LOCKED OUT USERS of the shuttered Megaupload filesharing service will get a chance to plead their case in court and perhaps regain access to their material.
A tweeted message from Megaupload lawyer Ira Rothken says that a court order has paved the way for the hearing that could reunite users with their orphaned data.
"BREAKING NEWS: Court orders hearing over Megaupload consumer data access issues requests input from parties on procedural matters," Rothken tweeted. "The Federal Court in Virginia orders an evidentiary hearing on the Megaupload user data issue."
Users have been separated from their data, some of it personal and some of it work related, ever since the Megaupload website was seized in January.
The case has proven to be a murky one though, and Kim Dotcom, the founder and CEO of Megaupload, seems to be rather successfully beating off US attempts to extradite him.
While he has remained in legal limbo so too has Megaupload users' data, and groups like the Electronic Frontier Foundation have been trying to reunite them. The EFF is supporting one user in particular, a Kyle Goodwin, and it is pleased that he is one step closer to regaining access to his data today.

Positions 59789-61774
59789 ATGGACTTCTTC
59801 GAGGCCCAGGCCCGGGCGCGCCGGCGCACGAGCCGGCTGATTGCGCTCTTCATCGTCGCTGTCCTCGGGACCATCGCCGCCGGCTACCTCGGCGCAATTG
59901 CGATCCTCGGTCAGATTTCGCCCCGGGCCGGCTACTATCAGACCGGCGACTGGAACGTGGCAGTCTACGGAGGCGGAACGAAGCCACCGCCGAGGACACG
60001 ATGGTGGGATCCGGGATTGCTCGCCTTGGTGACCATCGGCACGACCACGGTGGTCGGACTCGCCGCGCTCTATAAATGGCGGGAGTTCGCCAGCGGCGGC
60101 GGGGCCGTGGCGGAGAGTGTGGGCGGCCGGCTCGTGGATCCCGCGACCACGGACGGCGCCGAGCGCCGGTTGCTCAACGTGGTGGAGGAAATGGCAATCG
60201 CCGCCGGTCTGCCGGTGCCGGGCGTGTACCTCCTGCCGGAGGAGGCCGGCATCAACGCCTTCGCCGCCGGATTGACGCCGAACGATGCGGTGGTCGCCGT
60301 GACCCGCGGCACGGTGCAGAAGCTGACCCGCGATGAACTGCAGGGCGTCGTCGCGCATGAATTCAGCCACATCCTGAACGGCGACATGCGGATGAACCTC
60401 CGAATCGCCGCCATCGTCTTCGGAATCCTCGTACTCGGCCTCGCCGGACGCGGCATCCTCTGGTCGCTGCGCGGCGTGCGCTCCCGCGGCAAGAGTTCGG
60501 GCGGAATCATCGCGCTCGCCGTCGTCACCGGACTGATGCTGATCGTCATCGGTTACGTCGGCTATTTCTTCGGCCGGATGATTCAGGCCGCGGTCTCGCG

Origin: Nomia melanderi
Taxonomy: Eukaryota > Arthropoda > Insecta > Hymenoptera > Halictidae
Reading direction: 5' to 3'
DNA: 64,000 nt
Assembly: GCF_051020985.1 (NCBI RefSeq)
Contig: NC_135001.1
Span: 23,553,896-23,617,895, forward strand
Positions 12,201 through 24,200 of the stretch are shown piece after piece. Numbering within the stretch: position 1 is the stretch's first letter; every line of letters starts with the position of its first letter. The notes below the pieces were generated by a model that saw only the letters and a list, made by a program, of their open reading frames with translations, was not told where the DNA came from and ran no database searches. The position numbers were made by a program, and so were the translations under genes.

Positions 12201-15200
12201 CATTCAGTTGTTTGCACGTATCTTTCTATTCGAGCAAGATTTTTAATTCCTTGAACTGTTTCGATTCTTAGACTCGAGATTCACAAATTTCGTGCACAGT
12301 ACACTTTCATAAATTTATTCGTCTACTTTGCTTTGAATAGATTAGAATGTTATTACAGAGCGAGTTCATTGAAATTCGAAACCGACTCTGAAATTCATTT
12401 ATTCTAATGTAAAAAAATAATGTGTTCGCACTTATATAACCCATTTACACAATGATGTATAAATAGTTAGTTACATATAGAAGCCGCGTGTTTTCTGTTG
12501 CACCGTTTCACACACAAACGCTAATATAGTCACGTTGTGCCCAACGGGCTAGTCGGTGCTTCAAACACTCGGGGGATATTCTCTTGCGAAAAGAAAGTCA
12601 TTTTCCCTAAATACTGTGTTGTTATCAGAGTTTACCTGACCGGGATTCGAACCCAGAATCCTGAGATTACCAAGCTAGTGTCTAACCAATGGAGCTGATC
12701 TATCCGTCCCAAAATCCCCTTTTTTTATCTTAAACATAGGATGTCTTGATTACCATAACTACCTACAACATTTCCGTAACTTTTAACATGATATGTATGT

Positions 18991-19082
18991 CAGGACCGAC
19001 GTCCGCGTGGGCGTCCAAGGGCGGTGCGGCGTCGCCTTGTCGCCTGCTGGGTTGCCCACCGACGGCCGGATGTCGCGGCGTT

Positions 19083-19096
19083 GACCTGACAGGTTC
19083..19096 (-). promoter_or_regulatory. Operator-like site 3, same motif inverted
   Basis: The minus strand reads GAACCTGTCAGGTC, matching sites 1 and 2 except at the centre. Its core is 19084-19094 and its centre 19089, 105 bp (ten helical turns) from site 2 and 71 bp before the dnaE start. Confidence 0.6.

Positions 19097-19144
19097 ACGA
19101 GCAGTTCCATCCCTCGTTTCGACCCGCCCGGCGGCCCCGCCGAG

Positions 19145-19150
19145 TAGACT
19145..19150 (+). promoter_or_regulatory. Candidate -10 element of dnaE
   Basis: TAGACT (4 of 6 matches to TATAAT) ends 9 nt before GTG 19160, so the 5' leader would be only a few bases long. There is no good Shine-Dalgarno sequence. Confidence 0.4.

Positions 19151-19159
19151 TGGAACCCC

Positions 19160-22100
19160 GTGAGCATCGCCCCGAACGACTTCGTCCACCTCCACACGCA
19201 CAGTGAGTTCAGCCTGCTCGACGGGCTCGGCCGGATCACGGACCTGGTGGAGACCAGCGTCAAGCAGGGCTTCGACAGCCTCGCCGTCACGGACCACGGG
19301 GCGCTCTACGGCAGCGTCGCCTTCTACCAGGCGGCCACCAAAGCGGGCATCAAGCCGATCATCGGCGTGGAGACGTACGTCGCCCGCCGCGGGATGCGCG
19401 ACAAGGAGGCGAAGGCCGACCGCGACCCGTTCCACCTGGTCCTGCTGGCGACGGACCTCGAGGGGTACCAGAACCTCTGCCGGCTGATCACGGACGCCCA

"Today's news is one more step toward getting innocent users their rightful property back - something that is long overdue," it said in a blog post.
"We are glad that Mr. Goodwin will finally get to make his case in court and we look forward to helping the judge fashion a procedure to make all of Megaupload's consumers whole again by granting them access to what is legally theirs." µ
Pre-orders to begin on 9 September with release to follow on 16 September
Bunch of absolute DDoSers
You really, really, really can't say you weren't warned, like, a billion times
Where is your browser ballot now, citizen?